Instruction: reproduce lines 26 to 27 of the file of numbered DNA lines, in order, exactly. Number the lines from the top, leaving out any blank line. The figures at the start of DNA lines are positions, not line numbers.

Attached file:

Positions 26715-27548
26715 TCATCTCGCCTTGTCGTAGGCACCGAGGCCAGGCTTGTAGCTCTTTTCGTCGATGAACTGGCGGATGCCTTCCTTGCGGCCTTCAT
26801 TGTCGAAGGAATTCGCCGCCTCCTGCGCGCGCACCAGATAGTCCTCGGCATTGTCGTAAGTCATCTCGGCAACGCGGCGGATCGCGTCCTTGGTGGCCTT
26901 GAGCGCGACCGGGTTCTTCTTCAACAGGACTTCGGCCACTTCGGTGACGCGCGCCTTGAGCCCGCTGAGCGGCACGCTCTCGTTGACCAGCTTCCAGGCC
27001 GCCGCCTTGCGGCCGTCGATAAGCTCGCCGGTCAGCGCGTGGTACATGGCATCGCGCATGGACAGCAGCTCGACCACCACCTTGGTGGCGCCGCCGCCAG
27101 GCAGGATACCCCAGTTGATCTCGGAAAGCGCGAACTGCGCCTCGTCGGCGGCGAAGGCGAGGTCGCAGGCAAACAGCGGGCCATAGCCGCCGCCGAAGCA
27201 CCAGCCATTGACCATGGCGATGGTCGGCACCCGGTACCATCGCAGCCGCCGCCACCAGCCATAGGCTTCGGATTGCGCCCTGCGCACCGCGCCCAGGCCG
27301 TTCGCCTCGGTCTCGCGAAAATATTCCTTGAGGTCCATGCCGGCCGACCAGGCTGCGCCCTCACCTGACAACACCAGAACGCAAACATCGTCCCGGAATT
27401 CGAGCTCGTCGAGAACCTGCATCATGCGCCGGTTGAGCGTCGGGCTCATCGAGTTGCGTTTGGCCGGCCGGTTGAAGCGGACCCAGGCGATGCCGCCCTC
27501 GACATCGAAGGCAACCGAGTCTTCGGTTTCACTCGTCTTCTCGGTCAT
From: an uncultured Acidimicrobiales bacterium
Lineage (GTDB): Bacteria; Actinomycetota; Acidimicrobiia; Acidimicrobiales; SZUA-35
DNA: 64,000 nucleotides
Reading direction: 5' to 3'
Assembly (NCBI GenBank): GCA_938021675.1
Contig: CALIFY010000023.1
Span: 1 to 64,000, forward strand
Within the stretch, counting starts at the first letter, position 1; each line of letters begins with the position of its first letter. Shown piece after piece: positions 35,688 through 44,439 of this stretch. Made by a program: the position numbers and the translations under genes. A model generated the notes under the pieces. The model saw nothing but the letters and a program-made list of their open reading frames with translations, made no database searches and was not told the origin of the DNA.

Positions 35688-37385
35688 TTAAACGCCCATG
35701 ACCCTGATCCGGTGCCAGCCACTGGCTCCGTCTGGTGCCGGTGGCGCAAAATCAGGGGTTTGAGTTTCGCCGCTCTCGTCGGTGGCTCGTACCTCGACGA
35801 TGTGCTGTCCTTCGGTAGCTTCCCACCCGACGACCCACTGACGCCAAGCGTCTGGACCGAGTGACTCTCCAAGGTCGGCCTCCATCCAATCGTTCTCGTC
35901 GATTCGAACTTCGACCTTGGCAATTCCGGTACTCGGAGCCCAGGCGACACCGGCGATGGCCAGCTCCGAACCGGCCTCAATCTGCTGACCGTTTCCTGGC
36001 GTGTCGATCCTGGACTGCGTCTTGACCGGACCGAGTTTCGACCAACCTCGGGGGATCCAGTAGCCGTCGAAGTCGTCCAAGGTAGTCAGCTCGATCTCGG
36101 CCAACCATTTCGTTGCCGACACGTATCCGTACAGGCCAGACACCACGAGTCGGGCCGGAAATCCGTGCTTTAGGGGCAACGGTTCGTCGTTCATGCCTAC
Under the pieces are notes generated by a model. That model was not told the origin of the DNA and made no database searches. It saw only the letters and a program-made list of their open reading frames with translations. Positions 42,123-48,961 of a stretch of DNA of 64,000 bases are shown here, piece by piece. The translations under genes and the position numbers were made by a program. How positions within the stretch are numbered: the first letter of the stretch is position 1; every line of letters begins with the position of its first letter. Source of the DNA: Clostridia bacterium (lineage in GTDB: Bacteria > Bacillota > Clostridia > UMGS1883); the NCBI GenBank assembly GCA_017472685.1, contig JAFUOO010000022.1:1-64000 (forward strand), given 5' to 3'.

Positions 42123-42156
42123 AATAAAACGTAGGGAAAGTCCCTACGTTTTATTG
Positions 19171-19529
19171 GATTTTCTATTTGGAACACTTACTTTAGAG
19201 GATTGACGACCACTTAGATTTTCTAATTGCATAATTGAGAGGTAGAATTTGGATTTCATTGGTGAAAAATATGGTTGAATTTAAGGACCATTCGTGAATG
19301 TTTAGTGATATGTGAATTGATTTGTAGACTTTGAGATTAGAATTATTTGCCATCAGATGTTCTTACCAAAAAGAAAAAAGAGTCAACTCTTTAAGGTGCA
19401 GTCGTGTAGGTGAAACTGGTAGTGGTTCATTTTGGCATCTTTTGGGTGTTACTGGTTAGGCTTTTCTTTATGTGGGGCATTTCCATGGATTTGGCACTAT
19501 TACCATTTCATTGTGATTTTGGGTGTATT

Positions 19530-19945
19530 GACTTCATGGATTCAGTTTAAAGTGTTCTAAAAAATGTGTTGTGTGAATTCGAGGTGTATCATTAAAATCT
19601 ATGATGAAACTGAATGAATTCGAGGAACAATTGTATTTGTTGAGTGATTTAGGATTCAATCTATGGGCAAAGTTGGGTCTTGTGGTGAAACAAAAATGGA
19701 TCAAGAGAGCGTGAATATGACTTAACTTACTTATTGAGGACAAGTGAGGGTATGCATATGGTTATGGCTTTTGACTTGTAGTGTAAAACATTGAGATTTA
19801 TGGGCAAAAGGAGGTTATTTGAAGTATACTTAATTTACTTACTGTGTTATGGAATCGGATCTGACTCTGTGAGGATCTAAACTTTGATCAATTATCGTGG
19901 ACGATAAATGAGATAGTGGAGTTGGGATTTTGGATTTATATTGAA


Under the pieces are notes generated by a model. That model was not told the origin of the DNA and made no database searches. It saw only the letters and a program-made list of their open reading frames with translations. Positions 42,123-48,961 of a stretch of DNA of 64,000 bases are shown here, piece by piece. The translations under genes and the position numbers were made by a program. How positions within the stretch are numbered: the first letter of the stretch is position 1; every line of letters begins with the position of its first letter. Source of the DNA: Clostridia bacterium (lineage in GTDB: Bacteria > Bacillota > Clostridia > UMGS1883); the NCBI GenBank assembly GCA_017472685.1, contig JAFUOO010000022.1:1-64000 (forward strand), given 5' to 3'.

Positions 42123-42156